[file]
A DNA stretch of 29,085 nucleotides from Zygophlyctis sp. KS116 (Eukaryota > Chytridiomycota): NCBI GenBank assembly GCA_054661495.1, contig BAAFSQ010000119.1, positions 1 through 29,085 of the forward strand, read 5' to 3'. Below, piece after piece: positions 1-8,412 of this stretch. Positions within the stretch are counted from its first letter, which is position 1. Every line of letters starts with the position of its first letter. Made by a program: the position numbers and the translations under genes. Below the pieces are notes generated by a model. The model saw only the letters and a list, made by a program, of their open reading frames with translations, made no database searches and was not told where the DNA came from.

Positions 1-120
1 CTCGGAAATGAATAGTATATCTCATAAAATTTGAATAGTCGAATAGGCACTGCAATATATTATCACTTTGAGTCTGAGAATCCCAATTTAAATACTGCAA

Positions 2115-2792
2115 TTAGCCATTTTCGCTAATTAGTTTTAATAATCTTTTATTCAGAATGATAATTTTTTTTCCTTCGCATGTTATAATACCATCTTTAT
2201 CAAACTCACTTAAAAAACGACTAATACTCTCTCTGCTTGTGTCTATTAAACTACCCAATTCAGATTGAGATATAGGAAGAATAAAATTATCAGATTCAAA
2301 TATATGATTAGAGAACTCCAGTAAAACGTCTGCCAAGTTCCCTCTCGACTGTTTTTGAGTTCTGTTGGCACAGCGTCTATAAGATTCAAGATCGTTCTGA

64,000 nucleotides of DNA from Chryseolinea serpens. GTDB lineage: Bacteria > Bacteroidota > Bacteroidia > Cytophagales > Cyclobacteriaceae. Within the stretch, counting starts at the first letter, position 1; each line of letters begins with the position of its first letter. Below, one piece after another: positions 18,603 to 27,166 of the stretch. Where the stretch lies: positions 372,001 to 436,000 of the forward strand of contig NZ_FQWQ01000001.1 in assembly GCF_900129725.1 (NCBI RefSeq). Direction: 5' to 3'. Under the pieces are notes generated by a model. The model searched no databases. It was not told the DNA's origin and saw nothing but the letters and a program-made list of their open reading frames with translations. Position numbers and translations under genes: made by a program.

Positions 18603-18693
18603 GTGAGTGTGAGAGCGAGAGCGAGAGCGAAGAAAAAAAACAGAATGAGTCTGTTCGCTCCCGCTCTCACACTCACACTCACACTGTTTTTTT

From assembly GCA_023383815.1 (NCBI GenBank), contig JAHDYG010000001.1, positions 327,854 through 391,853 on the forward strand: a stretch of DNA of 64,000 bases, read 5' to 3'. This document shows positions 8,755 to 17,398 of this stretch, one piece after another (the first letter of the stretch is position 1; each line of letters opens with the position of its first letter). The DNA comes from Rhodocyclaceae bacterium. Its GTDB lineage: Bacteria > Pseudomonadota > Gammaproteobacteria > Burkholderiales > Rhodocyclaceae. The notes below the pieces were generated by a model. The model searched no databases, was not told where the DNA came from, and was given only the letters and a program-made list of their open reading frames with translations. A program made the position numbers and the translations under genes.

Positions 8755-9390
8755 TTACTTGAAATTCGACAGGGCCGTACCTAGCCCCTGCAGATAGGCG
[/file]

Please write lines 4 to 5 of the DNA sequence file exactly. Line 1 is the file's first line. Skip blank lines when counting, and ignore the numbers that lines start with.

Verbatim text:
Positions 2115-2792
2115 TTAGCCATTTTCGCTAATTAGTTTTAATAATCTTTTATTCAGAATGATAATTTTTTTTCCTTCGCATGTTATAATACCATCTTTAT